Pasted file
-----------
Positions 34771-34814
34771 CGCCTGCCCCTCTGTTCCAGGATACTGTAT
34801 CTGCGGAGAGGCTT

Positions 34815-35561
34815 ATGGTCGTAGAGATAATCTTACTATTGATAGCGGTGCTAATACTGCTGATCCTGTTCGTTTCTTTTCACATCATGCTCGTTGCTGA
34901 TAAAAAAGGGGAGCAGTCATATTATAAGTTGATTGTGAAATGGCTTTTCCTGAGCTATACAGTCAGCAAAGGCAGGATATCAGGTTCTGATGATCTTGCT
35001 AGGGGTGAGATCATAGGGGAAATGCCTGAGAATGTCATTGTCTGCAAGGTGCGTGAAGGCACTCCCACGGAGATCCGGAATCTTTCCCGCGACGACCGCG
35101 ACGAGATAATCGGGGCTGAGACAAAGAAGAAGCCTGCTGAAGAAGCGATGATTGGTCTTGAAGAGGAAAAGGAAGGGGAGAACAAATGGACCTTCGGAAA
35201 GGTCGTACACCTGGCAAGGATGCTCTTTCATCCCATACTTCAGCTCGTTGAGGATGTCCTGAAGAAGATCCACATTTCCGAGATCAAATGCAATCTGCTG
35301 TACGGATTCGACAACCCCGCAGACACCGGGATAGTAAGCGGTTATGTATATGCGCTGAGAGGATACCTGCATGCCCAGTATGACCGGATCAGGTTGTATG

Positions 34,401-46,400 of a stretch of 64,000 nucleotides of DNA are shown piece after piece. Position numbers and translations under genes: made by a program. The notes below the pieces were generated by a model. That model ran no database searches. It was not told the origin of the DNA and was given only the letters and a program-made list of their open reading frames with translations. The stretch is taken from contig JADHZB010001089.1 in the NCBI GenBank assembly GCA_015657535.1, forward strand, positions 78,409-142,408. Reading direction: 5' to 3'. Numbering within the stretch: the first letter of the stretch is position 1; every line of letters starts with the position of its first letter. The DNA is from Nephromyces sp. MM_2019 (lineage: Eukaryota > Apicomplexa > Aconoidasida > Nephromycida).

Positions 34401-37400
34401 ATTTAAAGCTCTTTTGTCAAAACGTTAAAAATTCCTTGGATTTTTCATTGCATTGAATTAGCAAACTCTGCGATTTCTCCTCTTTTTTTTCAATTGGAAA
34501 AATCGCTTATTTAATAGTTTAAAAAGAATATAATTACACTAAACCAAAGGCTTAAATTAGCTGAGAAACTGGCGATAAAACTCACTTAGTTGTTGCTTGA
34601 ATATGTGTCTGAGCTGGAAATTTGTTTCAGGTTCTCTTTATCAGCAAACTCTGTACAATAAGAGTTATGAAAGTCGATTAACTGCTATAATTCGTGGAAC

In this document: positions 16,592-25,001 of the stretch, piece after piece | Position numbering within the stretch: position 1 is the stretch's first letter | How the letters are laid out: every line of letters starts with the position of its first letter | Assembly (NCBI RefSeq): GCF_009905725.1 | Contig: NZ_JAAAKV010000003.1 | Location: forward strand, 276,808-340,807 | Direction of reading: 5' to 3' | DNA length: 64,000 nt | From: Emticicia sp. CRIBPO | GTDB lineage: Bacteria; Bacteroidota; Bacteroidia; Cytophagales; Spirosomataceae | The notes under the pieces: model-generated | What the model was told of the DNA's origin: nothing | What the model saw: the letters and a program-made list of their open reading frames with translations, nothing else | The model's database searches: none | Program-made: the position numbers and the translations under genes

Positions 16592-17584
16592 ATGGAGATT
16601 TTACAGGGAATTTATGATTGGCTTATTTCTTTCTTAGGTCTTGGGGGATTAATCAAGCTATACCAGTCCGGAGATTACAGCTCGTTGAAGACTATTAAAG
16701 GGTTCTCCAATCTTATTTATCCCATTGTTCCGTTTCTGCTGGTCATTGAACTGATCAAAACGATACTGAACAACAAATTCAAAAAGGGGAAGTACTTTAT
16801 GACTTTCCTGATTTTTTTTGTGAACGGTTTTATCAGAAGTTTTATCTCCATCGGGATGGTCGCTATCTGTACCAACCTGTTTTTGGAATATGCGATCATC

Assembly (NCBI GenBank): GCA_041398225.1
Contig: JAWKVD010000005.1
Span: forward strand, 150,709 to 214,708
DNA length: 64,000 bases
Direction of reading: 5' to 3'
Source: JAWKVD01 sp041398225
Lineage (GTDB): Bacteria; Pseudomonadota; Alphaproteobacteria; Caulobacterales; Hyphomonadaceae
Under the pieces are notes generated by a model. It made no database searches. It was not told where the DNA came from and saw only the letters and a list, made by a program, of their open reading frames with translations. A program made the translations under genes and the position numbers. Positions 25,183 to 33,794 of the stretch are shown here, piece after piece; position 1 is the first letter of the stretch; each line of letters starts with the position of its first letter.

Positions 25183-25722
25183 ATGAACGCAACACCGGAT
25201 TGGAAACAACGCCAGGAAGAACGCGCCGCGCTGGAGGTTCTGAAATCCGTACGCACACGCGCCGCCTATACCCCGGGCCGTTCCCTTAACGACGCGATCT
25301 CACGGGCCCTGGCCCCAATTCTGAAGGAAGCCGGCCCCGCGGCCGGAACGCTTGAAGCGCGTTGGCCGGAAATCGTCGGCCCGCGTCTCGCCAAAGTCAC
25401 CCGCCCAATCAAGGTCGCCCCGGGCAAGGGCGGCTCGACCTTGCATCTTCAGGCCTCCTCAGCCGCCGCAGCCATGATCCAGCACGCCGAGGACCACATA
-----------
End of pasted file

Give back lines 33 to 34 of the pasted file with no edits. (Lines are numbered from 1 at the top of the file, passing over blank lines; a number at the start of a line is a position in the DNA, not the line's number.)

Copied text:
25301 CACGGGCCCTGGCCCCAATTCTGAAGGAAGCCGGCCCCGCGGCCGGAACGCTTGAAGCGCGTTGGCCGGAAATCGTCGGCCCGCGTCTCGCCAAAGTCAC
25401 CCGCCCAATCAAGGTCGCCCCGGGCAAGGGCGGCTCGACCTTGCATCTTCAGGCCTCCTCAGCCGCCGCAGCCATGATCCAGCACGCCGAGGACCACATA